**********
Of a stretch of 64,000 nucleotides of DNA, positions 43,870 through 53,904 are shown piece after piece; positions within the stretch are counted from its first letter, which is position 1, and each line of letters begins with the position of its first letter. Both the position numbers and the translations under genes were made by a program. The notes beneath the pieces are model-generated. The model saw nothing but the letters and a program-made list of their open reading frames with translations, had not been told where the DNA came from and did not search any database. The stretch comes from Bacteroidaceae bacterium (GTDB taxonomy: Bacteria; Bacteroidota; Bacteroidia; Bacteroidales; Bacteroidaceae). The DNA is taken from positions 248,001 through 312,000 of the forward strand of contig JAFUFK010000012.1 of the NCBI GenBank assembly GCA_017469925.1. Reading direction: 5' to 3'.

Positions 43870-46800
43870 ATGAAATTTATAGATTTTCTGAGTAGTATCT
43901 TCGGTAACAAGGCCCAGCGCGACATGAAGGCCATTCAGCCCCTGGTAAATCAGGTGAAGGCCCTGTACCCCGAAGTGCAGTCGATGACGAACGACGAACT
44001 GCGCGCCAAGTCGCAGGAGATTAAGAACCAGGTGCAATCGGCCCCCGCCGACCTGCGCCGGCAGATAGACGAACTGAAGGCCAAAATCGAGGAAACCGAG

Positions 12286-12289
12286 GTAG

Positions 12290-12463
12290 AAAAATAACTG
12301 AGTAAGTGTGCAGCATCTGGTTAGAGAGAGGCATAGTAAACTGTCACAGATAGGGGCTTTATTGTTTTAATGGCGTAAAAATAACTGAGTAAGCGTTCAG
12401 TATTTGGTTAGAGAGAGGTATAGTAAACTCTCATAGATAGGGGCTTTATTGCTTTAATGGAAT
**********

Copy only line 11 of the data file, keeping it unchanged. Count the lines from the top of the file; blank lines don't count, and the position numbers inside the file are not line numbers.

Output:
12401 TATTTGGTTAGAGAGAGGTATAGTAAACTCTCATAGATAGGGGCTTTATTGCTTTAATGGAAT